Community protesters fear for Peace projects
Having been “ousted” from the public gallery at the North Down council meeting last week, community groups protesting over the “mismanagement” of Peace III funding are showing no signs of slowing down their campaign.
Last Tuesday evening, the group of protesters holding placards labelled bold with the words “shame” and “cover up,” were removed after councillors voted to call in the police to escort the group out of the premises so they could press ahead with council business.
The protesters fear for their communities now European ‘Peace’ money they have spent on local projects is to be “clawed back” after the official funding body (SEUPB) were unhappy with the huge volume of errors associated to its administration.
Rathgill Community Association is being asked to pay back £3,500 of money it was granted under Peace III funding.
However Karen Worrall, community development worker said: “The council who managed the funding approved and stamped all our accounts and asked us to continue spending the money — even though we had raised concerns as to the council’s administration of the funds.
“The fact that these monies haven’t been accounted for properly is not our mistake. It’s just not acceptable that we have to return this money, money that has already been spent in the community — where are we supposed to find this money they want back?”
Alison Blayney, director of Kilcooley Women’s centre said: “Kilcooley Women's Centre was granted Peace III funding in August 2009 from North Down Borough Council and the first training we received to manage the budget was November 2010 — right after a damning audit report issued from SEUPB which highlighted the council's monitoring failures.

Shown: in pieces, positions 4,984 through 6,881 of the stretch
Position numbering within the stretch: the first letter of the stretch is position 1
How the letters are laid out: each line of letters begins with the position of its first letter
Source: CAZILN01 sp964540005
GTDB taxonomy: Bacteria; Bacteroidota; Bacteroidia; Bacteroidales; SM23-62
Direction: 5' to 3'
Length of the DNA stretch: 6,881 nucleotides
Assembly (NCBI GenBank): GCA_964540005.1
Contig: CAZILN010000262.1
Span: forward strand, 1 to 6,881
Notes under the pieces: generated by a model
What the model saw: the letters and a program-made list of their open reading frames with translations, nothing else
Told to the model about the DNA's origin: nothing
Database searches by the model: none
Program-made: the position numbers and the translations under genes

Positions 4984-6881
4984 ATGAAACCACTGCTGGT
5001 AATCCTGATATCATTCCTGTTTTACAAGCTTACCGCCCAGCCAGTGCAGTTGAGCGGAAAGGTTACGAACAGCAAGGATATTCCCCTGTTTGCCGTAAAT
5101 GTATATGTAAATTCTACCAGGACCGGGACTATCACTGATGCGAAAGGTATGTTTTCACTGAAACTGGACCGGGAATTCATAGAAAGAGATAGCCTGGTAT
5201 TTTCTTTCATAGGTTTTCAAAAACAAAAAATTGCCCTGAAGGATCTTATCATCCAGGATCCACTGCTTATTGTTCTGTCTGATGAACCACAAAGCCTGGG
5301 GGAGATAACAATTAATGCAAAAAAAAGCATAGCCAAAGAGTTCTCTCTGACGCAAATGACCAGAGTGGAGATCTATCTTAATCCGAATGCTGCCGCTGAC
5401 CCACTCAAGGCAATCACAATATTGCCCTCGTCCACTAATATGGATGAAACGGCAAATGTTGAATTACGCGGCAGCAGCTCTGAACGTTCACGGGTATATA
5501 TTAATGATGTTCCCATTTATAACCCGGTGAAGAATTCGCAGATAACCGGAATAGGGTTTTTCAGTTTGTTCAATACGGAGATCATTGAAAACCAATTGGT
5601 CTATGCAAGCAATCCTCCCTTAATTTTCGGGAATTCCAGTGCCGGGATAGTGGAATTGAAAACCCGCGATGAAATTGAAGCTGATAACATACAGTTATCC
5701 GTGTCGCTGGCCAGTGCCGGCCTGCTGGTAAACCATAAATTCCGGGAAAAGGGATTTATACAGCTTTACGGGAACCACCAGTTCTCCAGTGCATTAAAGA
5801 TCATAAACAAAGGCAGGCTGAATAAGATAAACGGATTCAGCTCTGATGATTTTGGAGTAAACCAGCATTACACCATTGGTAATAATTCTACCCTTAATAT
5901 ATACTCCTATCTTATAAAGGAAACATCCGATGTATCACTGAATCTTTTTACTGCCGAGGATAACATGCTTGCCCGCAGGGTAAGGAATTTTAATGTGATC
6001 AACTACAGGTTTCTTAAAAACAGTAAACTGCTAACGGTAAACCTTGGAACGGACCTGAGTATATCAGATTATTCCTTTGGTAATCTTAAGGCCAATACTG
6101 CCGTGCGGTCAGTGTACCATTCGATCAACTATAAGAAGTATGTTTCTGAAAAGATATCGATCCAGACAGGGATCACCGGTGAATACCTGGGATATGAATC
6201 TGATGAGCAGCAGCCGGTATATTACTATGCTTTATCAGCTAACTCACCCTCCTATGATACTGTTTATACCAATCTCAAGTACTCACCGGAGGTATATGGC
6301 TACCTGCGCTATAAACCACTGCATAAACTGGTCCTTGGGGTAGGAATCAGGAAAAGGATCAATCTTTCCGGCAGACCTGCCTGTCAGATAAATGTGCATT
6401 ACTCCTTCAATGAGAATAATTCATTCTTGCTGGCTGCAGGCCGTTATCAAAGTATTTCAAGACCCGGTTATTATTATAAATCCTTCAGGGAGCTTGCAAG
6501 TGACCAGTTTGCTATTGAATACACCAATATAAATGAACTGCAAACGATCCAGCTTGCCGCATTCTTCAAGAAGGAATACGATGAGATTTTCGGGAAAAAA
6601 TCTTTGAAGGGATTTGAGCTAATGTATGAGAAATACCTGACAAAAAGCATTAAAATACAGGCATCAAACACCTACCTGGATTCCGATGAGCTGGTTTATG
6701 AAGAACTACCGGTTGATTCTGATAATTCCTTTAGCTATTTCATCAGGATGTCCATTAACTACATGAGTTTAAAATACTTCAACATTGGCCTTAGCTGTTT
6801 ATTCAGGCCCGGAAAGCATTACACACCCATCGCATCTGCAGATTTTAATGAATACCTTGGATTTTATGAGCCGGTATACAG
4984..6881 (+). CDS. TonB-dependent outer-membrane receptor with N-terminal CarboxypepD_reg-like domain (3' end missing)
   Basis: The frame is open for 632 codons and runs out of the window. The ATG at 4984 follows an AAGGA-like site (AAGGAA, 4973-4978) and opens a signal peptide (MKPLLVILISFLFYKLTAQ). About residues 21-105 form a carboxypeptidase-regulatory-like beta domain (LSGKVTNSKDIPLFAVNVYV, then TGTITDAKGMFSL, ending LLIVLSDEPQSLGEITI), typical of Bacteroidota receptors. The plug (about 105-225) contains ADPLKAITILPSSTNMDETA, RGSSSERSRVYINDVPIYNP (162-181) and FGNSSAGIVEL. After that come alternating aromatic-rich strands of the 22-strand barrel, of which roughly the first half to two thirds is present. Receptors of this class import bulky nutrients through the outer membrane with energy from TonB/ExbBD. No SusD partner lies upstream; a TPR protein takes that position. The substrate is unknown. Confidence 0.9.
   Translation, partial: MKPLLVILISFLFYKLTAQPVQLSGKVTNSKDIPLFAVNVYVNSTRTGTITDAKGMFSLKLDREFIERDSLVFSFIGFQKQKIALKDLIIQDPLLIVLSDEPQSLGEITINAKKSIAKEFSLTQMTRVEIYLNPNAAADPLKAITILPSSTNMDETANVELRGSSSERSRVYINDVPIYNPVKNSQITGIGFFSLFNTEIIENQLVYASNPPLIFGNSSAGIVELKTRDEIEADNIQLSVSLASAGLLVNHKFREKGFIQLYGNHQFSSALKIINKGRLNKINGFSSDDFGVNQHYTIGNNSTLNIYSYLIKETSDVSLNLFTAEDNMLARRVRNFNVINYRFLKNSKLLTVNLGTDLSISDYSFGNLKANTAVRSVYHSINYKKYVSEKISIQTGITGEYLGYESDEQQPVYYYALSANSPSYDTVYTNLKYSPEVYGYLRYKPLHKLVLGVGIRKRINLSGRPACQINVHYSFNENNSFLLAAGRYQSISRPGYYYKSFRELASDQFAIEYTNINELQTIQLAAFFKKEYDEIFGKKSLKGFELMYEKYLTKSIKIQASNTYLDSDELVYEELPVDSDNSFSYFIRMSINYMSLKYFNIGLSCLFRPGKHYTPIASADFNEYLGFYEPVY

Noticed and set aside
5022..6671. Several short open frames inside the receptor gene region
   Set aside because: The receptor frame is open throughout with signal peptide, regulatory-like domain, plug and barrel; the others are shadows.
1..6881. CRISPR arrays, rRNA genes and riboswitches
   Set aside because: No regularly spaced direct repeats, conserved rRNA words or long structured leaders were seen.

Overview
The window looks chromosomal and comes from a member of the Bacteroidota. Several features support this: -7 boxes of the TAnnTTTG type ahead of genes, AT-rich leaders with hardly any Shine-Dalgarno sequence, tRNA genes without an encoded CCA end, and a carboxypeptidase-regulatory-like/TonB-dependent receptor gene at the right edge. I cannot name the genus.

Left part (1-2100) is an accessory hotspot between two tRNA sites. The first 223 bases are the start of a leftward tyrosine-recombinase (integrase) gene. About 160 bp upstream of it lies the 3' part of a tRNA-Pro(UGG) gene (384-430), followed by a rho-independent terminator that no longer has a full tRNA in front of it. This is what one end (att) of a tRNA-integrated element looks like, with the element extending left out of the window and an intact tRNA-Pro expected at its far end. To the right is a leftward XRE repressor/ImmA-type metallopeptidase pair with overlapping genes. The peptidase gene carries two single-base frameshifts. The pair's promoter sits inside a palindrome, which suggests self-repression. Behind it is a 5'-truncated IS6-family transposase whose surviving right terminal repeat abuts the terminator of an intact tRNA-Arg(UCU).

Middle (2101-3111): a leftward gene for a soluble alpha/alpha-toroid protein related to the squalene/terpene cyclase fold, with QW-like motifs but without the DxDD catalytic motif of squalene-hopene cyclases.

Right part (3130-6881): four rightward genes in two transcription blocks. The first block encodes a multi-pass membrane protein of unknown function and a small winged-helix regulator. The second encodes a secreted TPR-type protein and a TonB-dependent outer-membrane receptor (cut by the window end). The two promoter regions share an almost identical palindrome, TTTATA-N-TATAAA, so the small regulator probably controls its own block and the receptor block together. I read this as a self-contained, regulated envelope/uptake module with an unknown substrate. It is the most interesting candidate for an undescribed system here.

“The fact that the council want to claw back some of this funding from community groups who have followed the procedures council administered to them is despicable and will put many projects into jeopardy.
“A letter from the body which distributes the money to the council shows that this council is guilty of a 60 per cent error rate. We will have to make seven people redundant because the funding has been redirected away from us as a result of these errors.
“The outcome of all this is that now these community groups are now being prevented from applying to the next round of Peace III funding. It would seem if one speaks out against injustice, they pay a heavy price.”
A spokesperson from NDBC said the Peace III Partnership had undertaken a consultation with community groups across all three council areas, arriving at the consensus that the funding carries a ‘significant administrative burden’.
An alternative method of delivering funding was being prioritised, she said.